Ambulances banned from Olympic lanes. Security companies being paid millions for creating a shortfall and forcing the Army to step in. The dreary British summer has done nothing to improve the public mood about the forthcoming Olympic Games, but the real problem for London 2012 is LOCOG.
LOCOG, the London Organising Committee of the Olympic Games, have produced a document entitled Brand Protection. It details a list of words which cannot legally be used by non-sponsors, laid out in a handy A4 flowchart accompanied by ten pages of supporting notes and examples. In short, 'Games', Two Thousand and Twelve', '2012' and 'Twenty-Twelve' cannot be combined with the words 'London', 'medals', 'sponsors', 'gold', 'silver', 'bronze' or 'summer' in such a way as to imply a link with the Olympic connection.
This week, the above billboard appeared in London, right outside the Olympic Village. @AndrewBloch appears to have posted the original photo on Twitpic on Tuesday evening. It's very cheeky, it's very British, and it's also highly illegal.
Nobody is exempt from these language bans. Schools cannot portray Olympic themes unless they have joined the official Get Set programme. Nor can they show any broadcast footage of any Games (past or present) in class. Photos are banned in education unless used in school reports (apart from a measly selection of 14 fairly dull stock photos). This means we're unlikely to see many schools offering 'Mini Games' for sports day this year, although we may see them offering 'contests to celebrate a season of sport for children', or something similar.
LOCOG has gone so far as to issue a series of 'safe', approved posters for celebratory community and business events. However, when writing the wording on the poster, the organisers may not claim to be enjoying the London 2012 Games. After all, your Olympic coffee morning might annoy one of the multinational sponsors, such as McDonalds Corp. (Incidentally, the multinational fast food chain has the sole right to sell 'chips' any Games venue, with a ban on 800 other food vendors from selling them. The irony is that McDonalds will probably call them 'fries'.)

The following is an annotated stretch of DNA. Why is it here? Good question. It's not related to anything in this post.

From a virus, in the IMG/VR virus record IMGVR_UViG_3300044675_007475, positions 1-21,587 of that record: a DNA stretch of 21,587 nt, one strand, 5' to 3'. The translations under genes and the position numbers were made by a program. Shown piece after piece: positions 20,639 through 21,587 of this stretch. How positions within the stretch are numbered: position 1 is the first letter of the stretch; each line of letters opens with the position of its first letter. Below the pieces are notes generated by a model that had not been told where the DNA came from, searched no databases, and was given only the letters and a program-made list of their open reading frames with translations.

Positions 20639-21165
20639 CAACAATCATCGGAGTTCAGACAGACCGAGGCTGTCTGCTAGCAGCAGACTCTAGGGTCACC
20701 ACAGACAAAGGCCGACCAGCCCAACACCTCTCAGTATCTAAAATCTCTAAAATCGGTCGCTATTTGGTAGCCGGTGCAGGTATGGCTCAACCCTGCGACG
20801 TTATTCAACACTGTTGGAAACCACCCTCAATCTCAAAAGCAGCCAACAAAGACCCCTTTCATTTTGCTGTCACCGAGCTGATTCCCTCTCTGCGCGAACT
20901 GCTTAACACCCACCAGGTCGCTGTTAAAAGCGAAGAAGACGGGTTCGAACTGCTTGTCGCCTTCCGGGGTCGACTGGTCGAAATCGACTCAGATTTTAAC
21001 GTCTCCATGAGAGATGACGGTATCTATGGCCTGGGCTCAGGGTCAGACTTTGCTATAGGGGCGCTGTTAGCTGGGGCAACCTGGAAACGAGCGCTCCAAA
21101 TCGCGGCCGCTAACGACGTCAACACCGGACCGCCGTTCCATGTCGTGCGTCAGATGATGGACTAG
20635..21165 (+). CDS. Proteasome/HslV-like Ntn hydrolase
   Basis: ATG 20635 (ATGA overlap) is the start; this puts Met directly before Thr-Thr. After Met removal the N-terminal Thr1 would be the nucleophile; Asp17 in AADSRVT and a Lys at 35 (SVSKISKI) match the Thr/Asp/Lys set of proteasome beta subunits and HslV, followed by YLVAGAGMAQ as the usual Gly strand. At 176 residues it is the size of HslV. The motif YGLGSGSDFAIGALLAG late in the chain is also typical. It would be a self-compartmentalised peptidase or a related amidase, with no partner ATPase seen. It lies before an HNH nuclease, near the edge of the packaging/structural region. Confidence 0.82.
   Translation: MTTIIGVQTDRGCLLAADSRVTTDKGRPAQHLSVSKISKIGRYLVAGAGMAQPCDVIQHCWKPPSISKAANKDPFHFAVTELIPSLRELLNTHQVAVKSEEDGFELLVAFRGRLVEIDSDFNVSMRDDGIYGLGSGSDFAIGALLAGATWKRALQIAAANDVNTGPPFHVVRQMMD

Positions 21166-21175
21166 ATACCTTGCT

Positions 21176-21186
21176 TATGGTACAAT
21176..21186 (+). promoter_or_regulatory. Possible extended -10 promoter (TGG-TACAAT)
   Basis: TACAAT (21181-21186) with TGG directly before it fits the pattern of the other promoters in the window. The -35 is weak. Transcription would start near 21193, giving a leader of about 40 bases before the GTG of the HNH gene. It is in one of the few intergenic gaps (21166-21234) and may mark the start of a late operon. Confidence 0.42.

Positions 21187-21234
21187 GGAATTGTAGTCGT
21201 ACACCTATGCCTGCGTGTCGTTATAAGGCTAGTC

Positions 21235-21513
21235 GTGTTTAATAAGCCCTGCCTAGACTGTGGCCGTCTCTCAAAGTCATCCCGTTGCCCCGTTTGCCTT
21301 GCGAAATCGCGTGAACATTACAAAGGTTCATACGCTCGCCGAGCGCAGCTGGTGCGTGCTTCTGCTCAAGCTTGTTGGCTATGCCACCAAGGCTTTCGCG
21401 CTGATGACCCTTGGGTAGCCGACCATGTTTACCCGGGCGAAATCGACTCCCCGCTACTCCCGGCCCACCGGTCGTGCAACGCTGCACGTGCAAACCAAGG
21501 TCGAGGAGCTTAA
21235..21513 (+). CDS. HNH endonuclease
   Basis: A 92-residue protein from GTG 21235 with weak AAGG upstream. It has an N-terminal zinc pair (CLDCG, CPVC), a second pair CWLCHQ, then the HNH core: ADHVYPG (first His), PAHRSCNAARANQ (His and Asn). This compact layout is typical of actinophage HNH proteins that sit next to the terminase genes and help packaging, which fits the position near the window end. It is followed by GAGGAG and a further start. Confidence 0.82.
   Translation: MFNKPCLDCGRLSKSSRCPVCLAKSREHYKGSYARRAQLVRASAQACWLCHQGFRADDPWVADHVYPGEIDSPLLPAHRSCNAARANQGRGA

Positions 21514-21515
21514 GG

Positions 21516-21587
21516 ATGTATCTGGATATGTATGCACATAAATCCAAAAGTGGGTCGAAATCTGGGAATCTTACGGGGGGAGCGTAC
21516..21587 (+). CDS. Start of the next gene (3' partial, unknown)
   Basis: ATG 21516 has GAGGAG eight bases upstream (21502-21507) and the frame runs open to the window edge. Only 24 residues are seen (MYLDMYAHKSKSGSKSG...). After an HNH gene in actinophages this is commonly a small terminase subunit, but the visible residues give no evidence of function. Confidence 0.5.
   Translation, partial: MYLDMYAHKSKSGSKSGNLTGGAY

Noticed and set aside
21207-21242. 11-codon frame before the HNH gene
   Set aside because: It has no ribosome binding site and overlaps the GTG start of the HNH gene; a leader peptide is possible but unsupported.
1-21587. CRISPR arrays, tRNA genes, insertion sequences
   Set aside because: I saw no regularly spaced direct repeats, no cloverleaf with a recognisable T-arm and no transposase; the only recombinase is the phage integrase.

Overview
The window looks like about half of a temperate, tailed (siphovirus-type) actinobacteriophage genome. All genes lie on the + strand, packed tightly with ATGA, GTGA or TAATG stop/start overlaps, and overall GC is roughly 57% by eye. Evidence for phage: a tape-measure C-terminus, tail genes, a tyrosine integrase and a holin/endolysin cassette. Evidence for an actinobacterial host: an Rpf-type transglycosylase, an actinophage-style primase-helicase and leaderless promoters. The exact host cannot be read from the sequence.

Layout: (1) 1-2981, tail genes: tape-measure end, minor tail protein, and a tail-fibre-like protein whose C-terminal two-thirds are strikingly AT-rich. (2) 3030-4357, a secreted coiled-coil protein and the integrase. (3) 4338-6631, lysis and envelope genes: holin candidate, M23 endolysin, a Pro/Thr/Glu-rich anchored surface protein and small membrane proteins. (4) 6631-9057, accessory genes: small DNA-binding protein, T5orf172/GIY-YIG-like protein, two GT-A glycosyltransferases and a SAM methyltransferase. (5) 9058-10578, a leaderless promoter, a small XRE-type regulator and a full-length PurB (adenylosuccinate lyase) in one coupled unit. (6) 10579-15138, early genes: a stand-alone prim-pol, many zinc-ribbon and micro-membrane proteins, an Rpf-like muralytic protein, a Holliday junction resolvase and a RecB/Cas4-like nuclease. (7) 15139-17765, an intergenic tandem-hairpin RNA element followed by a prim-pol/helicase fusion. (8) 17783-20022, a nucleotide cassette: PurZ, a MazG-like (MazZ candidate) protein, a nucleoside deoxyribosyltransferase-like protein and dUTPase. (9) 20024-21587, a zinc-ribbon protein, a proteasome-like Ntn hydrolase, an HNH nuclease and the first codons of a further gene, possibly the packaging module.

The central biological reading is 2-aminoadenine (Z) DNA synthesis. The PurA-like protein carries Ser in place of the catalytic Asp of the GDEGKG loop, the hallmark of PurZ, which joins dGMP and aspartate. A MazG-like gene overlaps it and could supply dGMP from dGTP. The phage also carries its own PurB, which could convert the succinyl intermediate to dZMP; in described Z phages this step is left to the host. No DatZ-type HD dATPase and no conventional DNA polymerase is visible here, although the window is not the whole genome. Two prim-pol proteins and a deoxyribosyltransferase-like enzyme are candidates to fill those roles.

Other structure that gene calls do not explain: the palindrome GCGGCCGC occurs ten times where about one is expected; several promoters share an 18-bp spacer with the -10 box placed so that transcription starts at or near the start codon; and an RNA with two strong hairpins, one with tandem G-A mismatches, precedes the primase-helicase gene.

Businesses must choose their words carefully: they are not allowed to imply any link with the Olympics or associate any product with the Games if that product isn't a sponsor. Greasy spoon cafes are banned from selling cheeky Games-themed fry-ups with carefully arranged onion rings on the side. Existing businesses have been forced to change their names. Should a restaurant or bar show any of the games, they'll be banned from showing the name of a beer on the blackboard on the pavement outside.
Officers from the ominous-sounding Olympic Delivery Authority are currently patrolling the country, taking down any material which could be seen as Olympic-themed advertising. Should a retailer refuse to comply, ODA staff will have the legal right to enter the premises. They can also hit shops, businesses, charities and religious groups with a fine for up to £20,000. Pensioner Joy Tomkins didn't escape the rules: her £1 charity fundraiser doll, hand-knitted for a church fête, was banned back in May.
The actions of LOCOG don't bode well for business either. In PRWeek, Sara Luker reports that many marketing companies are running scared, diluting any allusions to sporting events in ads. Much of the advertising we may otherwise have seen will be withheld until the Games are over, according to the MD of W Communications, Warren Johnson.
This kind of legal restriction seems unreasonable, to put it very lightly. A ban on the very lexicon people use to celebrate the Olympics takes sport, joy, awe and celebration out of the hands of local communities and places it into the hands of corporations. Trademarks are not new, and the Olympic Games have a right to protect their brand. But brand protection has never been enforced with such zeal; it seems we are entering a new era of linguistic control and sponsorship deals.
Branding and corporate sponsorship are one thing, but language is another. Imposing restrictions on the words we use to celebrate a global event - and arguably the UK's biggest tourist attraction of the decade - seems incredibly pompous. Denying small businesses the chance to mention the games (or, indeed, sell chips) seems inexplicably petty. No wonder people are posting illegal billboards to ram the point home.
Banning small businesses, organisations and non-profit groups from advertising Olympics-themed events in natural wording seems to be against the spirit of the Games. The whole affair has done the spirit of London 2012 no favours at all.